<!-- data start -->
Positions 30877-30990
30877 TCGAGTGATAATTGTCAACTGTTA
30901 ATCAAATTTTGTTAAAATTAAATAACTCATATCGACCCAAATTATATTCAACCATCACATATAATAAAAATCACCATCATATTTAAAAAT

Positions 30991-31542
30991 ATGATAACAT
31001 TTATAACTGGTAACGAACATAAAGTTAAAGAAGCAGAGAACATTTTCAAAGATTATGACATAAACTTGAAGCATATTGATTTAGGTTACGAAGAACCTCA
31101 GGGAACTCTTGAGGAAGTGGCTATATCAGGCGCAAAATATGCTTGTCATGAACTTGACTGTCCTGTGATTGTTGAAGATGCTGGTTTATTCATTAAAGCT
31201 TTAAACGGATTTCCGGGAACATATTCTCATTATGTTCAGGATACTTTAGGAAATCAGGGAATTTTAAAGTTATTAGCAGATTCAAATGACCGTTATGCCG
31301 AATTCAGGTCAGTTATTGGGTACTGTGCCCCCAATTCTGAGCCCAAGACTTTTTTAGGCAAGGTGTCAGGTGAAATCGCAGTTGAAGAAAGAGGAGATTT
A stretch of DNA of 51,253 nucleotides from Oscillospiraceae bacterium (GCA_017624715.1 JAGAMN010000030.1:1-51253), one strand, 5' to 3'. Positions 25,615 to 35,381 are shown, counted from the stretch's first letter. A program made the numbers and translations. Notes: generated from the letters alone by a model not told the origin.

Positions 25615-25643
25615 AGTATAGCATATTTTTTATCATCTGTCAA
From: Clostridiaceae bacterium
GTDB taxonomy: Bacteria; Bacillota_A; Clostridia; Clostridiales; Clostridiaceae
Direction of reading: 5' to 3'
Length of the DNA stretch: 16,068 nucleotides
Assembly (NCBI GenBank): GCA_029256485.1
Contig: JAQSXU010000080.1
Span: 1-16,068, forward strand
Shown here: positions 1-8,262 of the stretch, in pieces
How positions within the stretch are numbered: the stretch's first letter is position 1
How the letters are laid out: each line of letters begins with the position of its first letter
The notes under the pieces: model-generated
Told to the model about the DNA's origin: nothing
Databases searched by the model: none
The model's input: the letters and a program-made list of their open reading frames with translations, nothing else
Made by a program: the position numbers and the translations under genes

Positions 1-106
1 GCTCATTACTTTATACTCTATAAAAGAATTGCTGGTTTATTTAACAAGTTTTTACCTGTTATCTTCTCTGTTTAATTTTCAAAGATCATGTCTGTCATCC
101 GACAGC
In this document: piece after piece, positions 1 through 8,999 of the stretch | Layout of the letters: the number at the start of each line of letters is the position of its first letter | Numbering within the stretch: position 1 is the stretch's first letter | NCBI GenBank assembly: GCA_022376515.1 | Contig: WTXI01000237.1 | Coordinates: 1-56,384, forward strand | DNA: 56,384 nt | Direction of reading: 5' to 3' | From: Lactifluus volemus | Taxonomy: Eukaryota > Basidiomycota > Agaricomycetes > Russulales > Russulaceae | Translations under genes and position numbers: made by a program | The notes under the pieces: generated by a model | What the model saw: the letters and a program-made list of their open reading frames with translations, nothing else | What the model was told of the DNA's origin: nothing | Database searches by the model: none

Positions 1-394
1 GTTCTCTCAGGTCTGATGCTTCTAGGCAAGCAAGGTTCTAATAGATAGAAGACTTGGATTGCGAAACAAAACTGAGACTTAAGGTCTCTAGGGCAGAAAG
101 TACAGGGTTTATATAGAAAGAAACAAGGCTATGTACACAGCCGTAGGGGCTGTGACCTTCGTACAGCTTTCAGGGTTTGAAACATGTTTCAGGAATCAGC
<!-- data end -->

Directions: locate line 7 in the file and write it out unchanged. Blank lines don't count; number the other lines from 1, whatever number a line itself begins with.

31101 GGGAACTCTTGAGGAAGTGGCTATATCAGGCGCAAAATATGCTTGTCATGAACTTGACTGTCCTGTGATTGTTGAAGATGCTGGTTTATTCATTAAAGCT